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Issue 135 Spring 2020

Endocrinologist > Spring 2020 > Society News

Advance your research: equip your lab using society funds

| Society News

The Society for Endocrinology Equipment Grant helps members establish their laboratories by funding the purchase of vital equipment. Equipment Grants of up to £10,000 can be awarded for complete items of equipment, parts of larger items or basic lab supplies.

Could you benefit from this funding to get your own lab going?

Read on to discover how previous awardees have used their Equipment Grants to further their research and careers.

Up to two Equipment Grants are offered per year. The next deadline for applications is 6 May 2020. Visit for more information and to apply.

GISELA HELFER, Lecturer in Medical Sciences, University of Bradford

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Gisela was awarded an Equipment Grant in 2017. Her research aims to understand the role of the adipokine chemerin in hypothalamic and neuroendocrine function, particularly appetite control, growth and energy balance. She used her grant to buy essential equipment to set up small animal brain surgery, which was unavailable at her institution at that point. The data from her initial studies formed an integral part of a successful application for an Academy of Medical Sciences Springboard Award Grant, and is included in a BBSRC grant application, currently under review.

“The Equipment Grant provides a fantastic opportunity for early career scientists in their first independent position to receive crucial start-up funds, to set up their first lab. In my case, it allowed me to gain important preliminary data to make bigger (successful) grant applications. Without the Equipment Grant, I would not have been able to get this follow-up funding.”

ASTRID HAUGE EVANS, Senior Lecturer, University of Roehampton

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Astrid was awarded an Equipment Grant in 2016. Her research centres on islet biology and diabetes. The grant enabled Astrid to buy equipment which was fundamental to setting up pancreatic islet isolation and carrying out specific, cell-based assays. Astrid had just started as a Senior Lecturer and needed support to equip her new lab.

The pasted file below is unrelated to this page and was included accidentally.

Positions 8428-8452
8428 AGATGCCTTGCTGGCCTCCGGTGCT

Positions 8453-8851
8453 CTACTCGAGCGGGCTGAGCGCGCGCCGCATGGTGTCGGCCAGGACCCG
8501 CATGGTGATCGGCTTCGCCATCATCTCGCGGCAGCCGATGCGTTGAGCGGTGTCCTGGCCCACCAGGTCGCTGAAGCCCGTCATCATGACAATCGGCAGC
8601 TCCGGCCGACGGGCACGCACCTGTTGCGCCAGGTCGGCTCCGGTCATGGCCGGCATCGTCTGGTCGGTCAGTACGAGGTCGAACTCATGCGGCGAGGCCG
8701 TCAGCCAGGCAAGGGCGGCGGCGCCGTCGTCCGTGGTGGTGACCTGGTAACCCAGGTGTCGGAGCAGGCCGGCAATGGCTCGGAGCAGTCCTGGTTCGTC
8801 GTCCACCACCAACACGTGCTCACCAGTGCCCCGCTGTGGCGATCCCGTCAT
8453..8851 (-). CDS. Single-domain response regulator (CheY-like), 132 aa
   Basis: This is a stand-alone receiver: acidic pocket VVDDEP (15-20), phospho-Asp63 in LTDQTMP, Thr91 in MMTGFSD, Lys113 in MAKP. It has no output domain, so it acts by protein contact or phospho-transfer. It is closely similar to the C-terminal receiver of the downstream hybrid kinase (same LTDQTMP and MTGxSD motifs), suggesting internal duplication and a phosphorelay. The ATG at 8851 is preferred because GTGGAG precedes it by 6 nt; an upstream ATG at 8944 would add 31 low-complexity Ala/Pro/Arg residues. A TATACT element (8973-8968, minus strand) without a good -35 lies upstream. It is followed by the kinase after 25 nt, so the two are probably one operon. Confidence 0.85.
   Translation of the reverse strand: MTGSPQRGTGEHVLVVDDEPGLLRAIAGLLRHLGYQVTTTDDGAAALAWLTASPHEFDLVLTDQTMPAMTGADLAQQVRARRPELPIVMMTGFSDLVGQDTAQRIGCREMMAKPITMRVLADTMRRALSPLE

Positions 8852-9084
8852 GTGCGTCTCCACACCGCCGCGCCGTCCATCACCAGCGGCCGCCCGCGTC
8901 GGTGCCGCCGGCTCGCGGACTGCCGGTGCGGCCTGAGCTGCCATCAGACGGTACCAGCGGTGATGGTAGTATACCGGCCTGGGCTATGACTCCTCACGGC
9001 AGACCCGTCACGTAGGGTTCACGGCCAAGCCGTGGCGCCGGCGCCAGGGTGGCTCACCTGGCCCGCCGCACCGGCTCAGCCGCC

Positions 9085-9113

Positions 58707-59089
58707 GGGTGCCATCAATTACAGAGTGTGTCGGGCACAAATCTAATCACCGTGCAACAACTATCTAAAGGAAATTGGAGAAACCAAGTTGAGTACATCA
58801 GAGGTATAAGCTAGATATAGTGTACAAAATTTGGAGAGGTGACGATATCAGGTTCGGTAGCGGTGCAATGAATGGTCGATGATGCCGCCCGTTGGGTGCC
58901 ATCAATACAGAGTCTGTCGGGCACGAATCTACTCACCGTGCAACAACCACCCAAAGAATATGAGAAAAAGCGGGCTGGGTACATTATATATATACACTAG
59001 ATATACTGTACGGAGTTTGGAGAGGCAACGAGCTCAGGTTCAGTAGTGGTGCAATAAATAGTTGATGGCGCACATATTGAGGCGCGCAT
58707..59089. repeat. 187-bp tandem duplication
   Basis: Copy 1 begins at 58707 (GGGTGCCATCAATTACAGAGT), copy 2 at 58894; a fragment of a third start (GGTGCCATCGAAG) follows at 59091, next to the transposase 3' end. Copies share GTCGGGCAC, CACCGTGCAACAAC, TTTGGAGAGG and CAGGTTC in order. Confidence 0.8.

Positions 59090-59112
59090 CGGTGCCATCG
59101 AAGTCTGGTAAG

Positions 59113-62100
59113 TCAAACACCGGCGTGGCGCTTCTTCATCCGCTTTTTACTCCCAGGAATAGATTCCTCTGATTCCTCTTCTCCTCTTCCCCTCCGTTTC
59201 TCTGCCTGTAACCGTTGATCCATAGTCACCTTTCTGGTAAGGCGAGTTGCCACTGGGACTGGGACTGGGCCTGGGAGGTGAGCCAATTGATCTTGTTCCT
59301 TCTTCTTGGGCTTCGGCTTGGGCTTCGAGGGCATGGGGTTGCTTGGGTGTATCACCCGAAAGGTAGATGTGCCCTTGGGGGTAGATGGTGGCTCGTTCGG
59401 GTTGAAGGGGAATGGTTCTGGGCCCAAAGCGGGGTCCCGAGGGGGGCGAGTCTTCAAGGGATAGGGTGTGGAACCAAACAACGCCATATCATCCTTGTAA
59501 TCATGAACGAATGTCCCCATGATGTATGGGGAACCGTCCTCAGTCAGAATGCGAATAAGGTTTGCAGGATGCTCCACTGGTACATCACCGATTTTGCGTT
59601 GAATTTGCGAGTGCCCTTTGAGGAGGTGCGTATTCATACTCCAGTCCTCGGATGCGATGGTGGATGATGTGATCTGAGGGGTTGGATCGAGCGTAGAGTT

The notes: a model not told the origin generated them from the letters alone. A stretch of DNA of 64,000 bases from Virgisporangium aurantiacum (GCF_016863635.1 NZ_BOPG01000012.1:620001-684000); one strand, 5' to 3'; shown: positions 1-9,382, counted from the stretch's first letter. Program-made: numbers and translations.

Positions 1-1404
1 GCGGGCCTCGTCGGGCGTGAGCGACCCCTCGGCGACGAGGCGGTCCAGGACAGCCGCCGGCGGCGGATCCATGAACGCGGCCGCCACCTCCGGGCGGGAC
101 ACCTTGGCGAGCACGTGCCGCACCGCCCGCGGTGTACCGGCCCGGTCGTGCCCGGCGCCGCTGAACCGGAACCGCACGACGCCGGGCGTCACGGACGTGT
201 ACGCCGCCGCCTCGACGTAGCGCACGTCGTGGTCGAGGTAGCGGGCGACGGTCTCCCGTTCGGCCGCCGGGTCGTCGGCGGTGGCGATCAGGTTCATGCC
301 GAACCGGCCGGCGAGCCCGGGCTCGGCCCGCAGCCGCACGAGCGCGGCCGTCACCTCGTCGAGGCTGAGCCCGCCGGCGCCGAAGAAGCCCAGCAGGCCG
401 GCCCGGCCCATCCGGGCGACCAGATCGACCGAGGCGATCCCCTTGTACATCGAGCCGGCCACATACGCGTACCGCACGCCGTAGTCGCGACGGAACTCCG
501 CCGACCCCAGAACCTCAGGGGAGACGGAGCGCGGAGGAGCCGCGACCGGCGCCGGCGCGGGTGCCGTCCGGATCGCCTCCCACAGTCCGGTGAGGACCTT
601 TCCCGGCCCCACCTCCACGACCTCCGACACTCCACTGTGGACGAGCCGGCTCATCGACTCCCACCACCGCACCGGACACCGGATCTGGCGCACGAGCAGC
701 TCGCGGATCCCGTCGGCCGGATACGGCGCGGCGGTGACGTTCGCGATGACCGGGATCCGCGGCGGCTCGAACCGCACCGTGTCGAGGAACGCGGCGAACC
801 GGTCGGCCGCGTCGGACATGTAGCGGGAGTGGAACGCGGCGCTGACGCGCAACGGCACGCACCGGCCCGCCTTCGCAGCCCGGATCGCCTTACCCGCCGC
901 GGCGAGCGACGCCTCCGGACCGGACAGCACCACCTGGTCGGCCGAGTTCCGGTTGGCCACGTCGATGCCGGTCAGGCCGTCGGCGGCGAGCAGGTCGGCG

She has just published a study featuring the research that was supported by the funded equipment (Cellular Physiology & Biochemistry 2019 52 486–502).

“Important parts of the work described in our paper were made possible by the Equipment Grant, so I would like to express my thanks to the Society for all their support of our work. It was, and is, much appreciated.”

JAMES THORNE, University Academic Fellow, University of Leeds

Colleagues in James’ lab: (L–R) Chrysa Soteriou, Alex Websdale, Giorgia Cioccoloni, Priscilia (Lia) Lianto, James Thorne, Zhi (Rex) Chong.

Colleagues in James’ lab: (L–R) Chrysa Soteriou, Alex Websdale, Giorgia Cioccoloni, Priscilia (Lia) Lianto, James Thorne, Zhi (Rex) Chong.

James was awarded an Equipment Grant in 2016. His research was focused on the paradox that tumours with similar genetic landscapes can have differing prognoses and responses to therapy. His ultimate aim was to identify novel therapeutic targets and improve the prediction of therapeutic responses of breast cancer patients. He used the grant to buy a key instrument for real-time analyses of cell–cell signalling in tumour cells and assessment of the impact of chemotherapy on cultured cells.

His team’s new high-throughput assay for measuring chemotherapy drug efflux from cells in culture was successfully designed using the funded plate reader. His pilot data led to the award of a larger project grant. James’ team now includes Giorgia Cioccoloni, a postdoctoral researcher funded by Breast Cancer Action, who is running a clinical trial on the effect of sterols on chemotherapy drug efflux, and Alex Websdale, a PhD student funded by Breast Cancer UK, who is evaluating drug efflux in three-dimensional breast cancer spheroids, with a paper on the further research due for submission soon. The Equipment Grant provided the pilot data to obtain funding for both of them.

“This was a fantastic award, and I appreciate the opportunity to say thank you to the Society for supporting my research and career.”

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